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December 26th, 2007

A New Year's resolution

by Barbara Wallraff

I’m going to take the long way around in inviting you to join me in a New Year’s resolution: My friends Jay and Nancy visited the tiny Himalayan country of Bhutan in 2007. Jay got a kick out of learning a bit of Dzongkha, the official language. But even more exotic than the language, he thought, was how nonconfrontational the Bhutanese are in what they choose to say -- in English as well as Dzongkha. For instance, Jay told me, he and Nancy wanted to buy a small, locally made statue of Buddha. They figured it had better be a metal one if they were going to get it home in one piece. Their guide regretfully explained that Bhutanese Buddha statues are always made of clay -- never metal. Nonetheless, they found a metal Buddha said to be from Bhutan, bought it and took it to show to their guide. He didn’t say: “You idiots. You’ve been scammed.” He didn’t say: “You Americans really are pig-headed. You won’t listen to anyone, will you?” He said, “If it pleases you, I am glad.”

Jay and Nancy learned as much about the society and government as they could while they were in Bhutan. A sizable majority of the population is Buddhist. It’s a monarchy, but -- get this -- the king recently renounced absolute power and ordered that the country’s first parliamentary elections be held, because he thinks democracy will be better for the country. The citizens are reluctant, but because it’s what the king wants, they’re going along with it.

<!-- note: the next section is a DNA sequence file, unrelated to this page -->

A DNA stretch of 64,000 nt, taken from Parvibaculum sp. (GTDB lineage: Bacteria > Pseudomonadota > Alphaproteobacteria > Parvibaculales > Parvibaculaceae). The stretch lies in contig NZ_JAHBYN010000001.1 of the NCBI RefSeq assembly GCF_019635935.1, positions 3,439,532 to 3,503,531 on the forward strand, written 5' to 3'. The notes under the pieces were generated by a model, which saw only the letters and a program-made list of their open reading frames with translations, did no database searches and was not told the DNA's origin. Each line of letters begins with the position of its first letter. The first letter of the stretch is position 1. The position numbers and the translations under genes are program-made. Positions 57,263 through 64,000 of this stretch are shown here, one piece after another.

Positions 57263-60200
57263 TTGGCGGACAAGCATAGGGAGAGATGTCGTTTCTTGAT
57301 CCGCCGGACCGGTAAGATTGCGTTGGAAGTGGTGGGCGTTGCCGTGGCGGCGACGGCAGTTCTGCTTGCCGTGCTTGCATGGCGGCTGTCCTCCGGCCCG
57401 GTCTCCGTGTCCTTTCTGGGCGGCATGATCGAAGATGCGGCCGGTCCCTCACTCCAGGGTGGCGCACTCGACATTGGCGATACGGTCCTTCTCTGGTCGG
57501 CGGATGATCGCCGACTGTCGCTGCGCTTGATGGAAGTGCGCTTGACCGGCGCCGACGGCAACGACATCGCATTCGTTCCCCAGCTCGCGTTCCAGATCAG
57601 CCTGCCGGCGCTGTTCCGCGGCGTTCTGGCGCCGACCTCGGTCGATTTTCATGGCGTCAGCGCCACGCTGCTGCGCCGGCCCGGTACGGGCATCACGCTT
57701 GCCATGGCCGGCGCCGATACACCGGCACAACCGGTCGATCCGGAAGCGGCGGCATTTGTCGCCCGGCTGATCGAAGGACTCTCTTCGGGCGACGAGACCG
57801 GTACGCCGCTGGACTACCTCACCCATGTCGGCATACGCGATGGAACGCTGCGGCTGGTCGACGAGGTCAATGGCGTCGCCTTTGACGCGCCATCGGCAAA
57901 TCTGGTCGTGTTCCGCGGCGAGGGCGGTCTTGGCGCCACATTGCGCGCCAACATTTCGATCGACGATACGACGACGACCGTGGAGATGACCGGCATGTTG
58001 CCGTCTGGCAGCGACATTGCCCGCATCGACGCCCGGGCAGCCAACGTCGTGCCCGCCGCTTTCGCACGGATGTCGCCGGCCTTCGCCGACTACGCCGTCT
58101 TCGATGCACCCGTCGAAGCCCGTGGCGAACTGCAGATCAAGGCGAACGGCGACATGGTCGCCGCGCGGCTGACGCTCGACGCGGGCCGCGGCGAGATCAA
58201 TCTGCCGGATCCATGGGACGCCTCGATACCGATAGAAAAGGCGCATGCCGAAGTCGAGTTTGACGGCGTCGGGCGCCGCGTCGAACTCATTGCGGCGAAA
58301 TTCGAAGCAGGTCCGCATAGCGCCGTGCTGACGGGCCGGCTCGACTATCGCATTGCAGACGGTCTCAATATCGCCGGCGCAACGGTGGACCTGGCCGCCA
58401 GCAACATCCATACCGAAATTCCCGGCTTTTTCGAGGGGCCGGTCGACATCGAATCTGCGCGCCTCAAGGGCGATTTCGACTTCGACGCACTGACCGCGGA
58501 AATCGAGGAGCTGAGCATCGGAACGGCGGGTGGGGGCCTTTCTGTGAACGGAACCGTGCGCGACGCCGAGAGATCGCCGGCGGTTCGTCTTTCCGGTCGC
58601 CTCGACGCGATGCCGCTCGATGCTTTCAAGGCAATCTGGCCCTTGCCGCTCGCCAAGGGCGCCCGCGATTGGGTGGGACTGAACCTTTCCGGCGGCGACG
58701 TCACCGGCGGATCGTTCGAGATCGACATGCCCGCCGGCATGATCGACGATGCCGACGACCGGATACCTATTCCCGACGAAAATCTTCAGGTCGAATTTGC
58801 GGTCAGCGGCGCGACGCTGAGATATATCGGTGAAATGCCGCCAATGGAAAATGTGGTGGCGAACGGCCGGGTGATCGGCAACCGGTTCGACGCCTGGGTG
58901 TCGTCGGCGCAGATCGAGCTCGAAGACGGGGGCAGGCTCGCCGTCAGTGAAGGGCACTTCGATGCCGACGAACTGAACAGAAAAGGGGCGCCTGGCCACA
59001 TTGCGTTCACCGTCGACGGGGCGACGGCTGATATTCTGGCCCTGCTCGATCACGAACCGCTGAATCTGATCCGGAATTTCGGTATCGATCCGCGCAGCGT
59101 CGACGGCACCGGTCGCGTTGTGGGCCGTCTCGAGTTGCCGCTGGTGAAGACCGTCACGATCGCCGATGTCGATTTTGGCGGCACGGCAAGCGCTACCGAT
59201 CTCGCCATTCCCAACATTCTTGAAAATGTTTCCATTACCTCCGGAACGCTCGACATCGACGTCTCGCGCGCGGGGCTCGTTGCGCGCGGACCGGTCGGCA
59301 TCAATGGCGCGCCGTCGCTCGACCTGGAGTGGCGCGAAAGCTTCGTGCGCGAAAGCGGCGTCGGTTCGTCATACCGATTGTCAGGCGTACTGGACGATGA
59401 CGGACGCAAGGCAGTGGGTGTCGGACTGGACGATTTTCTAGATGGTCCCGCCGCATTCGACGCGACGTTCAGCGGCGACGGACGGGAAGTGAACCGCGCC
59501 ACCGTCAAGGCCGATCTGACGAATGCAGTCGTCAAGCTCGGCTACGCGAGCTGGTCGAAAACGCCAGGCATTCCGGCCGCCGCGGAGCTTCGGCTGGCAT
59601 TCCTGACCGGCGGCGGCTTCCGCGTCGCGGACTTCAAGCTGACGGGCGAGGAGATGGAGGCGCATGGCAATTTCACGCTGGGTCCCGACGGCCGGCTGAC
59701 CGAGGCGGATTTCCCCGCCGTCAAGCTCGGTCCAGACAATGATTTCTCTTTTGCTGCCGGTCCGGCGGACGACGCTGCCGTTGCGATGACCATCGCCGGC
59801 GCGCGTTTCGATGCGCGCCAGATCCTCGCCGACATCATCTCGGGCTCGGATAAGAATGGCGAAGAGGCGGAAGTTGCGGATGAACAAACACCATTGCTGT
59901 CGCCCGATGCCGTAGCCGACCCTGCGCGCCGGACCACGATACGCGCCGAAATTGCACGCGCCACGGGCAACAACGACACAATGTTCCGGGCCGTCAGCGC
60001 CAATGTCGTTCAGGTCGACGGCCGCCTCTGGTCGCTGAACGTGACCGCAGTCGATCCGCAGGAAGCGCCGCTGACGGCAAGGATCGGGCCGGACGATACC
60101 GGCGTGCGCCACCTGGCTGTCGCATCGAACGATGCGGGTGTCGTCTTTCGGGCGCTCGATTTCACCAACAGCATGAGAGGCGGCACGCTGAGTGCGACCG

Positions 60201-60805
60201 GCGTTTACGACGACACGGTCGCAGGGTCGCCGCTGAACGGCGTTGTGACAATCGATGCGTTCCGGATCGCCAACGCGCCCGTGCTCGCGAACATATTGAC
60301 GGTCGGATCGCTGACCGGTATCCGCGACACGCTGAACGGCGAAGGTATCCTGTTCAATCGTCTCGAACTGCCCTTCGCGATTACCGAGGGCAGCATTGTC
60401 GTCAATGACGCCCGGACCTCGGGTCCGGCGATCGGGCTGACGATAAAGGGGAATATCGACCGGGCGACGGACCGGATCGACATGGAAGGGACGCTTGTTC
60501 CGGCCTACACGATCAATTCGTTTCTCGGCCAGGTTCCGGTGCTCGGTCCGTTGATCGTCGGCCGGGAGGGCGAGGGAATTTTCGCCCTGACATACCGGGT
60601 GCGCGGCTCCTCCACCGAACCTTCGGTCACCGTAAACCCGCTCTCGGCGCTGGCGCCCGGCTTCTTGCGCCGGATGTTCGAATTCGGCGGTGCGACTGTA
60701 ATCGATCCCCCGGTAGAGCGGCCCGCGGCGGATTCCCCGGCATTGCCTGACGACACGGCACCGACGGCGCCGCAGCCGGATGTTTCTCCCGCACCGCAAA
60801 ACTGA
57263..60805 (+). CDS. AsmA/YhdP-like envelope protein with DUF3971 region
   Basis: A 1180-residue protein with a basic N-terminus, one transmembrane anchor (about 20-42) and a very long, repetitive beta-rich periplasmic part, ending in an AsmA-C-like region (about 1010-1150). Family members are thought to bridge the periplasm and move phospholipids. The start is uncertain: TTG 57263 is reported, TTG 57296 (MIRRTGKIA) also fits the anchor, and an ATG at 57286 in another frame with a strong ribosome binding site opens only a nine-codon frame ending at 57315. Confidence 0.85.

When Jay got home, he started telling friends that religion and government are completely intertwined in Bhutan, and this seems to serve the country well. A typical response was: “That’s impossible. What a terrible system!” Hardly anyone said: “Really? Why do you think so?” -- let alone “If it pleases you, I am glad.”

I don’t mean to advocate intertwining religion and government in a diverse society like ours. Not even Jay is in favor of that. I bring all this up because I have similar confrontational interactions constantly -- and I’ll bet you do too. You try to tell people something new, but they think they already know everything there is to know on the subject, and if your opinion about it is different from theirs, it’s not even worth considering.

A natural result of our diversity is that members of our society have a spectrum of opinions on practically any subject. Why it doesn’t also come naturally to recognize that others are entitled to think differently than we do, I don’t know. Those others may be equally right about some things, and they might even be completely right and we’re wrong -- why is this so hard for us to accept?

I’m not talking about extreme situations, such as respecting a psychopath’s belief that it’s OK to set buildings on fire. I’m talking about everyday situations, where taking in what another person thinks won’t have any negative consequences for anyone. Here’s hoping you’ll join me in a New Year’s resolution to hear people out before deciding whether or not to agree with them.

© Copyright 2003 by Barbara Wallraff. Reprints require prior permission. All rights reserved.

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